Solutions

Indonesia’s plantation sector can – and must - make a genuine contribution to Indonesia’s development, rather than destroying the future for its people, its wildlife and the global climate on which we all depend.

Palm Oil

Greenpeace believes that palm oil can be produced responsibly. Palm oil production has been part of the livelihoods of local communities in Asia and Africa for decades, and can contribute both to economic development, while protecting forests and other ecosystems.

An example of this is the Dosan village on the Indonesian island of Sumatra. Palm oil producers, like the members of the Palm Oil Innovation Group, have shown that there is a business case for palm oil production that does not lead to forest destruction or violate the rights of local communities.

Greenpeace envisions palm oil production by local communities and industrial players that protects forests, and follows responsible agricultural practices while contributing to economic development and respecting the social, economic and cultural rights of local communities.

Pulp and Paper

Asia Pulp & Paper’s (APP) Forest Conservation Policy sets a model for the pulp and paper industry. In February 2013 Greenpeace suspended active campaigning against APP following the announcement of its  Forest Conservation Policy includes an immediate moratorium on all further forest clearance by all of its Indonesian suppliers while independent assessments are conducted to establish areas for protection.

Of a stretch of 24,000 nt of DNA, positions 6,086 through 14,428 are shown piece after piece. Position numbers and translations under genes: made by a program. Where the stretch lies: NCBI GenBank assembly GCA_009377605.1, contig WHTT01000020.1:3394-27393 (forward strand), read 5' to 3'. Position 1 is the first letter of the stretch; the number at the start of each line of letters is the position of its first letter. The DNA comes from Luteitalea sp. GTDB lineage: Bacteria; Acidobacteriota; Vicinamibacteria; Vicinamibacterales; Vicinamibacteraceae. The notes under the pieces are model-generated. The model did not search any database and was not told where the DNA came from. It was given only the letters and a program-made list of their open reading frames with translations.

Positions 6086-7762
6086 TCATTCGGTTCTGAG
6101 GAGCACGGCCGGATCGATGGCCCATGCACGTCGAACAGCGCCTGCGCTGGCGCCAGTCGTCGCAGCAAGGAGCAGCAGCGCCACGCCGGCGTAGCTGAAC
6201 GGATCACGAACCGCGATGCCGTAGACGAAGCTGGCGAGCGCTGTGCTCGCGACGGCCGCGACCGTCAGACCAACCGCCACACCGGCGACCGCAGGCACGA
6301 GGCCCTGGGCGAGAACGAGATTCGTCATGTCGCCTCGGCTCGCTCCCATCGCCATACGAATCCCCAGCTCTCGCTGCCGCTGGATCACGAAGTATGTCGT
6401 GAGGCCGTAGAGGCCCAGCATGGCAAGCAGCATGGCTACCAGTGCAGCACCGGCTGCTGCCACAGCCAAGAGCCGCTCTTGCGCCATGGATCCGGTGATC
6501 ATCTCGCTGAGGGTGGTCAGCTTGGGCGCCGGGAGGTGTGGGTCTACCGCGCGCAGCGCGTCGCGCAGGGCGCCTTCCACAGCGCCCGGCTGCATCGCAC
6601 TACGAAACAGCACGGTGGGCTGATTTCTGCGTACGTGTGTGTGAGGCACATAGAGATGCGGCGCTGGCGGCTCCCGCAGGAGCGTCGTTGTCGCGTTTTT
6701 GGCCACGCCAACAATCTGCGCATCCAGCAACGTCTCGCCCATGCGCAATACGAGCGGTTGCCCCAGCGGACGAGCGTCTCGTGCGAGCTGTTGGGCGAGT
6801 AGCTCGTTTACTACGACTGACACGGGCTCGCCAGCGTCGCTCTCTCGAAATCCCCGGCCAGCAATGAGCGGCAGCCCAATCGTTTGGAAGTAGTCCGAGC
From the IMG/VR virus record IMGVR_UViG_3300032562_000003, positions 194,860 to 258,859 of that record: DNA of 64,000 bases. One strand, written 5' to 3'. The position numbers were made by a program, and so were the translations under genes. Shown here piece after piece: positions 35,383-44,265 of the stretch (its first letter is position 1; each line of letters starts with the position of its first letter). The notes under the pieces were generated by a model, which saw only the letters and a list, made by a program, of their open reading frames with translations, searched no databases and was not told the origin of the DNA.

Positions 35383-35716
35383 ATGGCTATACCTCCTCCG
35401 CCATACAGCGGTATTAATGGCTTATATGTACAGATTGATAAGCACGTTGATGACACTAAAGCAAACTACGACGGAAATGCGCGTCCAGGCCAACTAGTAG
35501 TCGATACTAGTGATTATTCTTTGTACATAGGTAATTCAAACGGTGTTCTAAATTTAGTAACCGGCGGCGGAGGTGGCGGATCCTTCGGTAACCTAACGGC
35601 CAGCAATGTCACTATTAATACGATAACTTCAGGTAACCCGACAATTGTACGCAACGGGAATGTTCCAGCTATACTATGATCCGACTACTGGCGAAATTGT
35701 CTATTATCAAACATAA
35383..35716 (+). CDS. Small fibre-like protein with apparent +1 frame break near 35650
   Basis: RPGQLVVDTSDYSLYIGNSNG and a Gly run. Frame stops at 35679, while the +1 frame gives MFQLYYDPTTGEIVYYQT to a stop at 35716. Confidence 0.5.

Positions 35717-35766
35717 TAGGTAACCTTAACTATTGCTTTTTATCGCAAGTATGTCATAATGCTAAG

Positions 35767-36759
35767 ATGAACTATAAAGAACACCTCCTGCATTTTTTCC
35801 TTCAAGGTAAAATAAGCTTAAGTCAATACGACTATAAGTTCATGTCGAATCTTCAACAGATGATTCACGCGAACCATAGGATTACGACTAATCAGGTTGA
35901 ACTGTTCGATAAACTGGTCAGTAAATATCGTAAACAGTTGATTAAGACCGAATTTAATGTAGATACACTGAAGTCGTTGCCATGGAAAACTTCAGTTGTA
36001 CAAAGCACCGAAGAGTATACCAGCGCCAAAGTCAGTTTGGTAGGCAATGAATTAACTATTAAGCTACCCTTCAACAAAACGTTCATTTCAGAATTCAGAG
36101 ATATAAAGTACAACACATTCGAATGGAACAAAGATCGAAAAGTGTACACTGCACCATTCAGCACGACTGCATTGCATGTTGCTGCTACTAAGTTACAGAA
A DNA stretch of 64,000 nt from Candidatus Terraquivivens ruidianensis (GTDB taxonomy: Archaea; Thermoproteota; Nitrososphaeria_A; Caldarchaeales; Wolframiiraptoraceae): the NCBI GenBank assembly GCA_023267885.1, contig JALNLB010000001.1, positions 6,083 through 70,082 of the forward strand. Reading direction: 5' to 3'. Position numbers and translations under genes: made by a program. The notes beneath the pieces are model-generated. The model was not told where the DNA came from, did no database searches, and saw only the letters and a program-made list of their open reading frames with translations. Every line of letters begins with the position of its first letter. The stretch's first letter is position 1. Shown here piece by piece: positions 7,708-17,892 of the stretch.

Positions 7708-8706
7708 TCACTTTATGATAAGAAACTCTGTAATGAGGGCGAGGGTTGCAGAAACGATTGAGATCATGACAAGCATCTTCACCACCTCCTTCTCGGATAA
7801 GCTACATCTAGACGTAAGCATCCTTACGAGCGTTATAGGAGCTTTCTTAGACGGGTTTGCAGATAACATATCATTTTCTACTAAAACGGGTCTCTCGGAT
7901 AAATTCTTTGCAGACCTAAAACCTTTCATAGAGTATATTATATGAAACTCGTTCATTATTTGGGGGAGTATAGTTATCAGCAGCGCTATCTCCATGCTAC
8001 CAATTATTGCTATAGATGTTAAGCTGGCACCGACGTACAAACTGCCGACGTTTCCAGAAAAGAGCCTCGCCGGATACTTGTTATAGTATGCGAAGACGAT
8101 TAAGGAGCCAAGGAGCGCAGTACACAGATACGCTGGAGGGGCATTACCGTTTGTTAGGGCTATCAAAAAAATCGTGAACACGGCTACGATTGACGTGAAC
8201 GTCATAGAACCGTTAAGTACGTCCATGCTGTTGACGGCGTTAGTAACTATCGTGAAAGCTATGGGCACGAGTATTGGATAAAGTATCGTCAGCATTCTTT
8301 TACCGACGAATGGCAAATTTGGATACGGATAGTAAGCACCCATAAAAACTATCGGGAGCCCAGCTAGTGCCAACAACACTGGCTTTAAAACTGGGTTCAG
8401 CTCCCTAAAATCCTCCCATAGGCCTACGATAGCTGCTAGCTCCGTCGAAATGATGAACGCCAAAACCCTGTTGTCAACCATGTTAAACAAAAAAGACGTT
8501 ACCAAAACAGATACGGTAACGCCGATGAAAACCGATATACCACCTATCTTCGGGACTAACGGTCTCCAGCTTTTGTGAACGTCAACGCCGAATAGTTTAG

If we are to turn the tide of forest destruction in Indonesia, we need many more companies to make commitments to end their role in deforestation. And we have to ensure that those companies that do make such commitments deliver on them.

Political Solutions

Greenpeace calls for permanent and full protection of forest and peatland, including a review concessions permits, governance and law enforcement, as well as the implementation of a responsible and just land-use planning system.

In May 2011, Indonesia introduced a two-year moratorium on permits for new concessions in primary forests and peatlands. While this moratorium was a welcome step in terms of the signals it sent, in practice most of the primary forests that it covers are already legally protected; the remainder are largely inaccessible and not under immediate threat of development.

More work needs to be done to harmonise spatial planning, develop sectoral policies and maps, as well as provide stronger law enforcement and mechanisms for resolving social conflicts.

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The latest updates

 

Licence to kill

Report | 22 October, 2013 at 14:00

As few as 400 tigers are thought to remain in the rainforests of Sumatra, which are vanishing at a staggering rate – a quarter of a million hectares every year. Expansion of oil palm and pulpwood plantations was responsible for nearly two-thirds...

Certifying Destruction

Report | 3 September, 2013 at 13:00

Oil palm plantations are the largest driver of deforestation in Indonesia.

The Ramim Paper Trail

Report | 1 March, 2012 at 13:50

Asia Pulp and Paper Under Investigation Part 2

Bad Influence

Report | 7 April, 2011 at 16:00

This Greenpeace report presents case studies on McKinsey’s influence on REDD+ plans for four forest nations – Papua New Guinea (PNG), the Democratic Republic of Congo (DRC), Indonesia and Guyana.

Papua New Guinea: Not ready for REDD

Report | 25 October, 2010 at 9:00

This report critiques the handling of domestic policy aimed at Reducing Emissions from Deforestation and Degradation (REDD) by the Government of Papua New Guinea (PNG) and the way it has engaged with international REDD negotiations since the...

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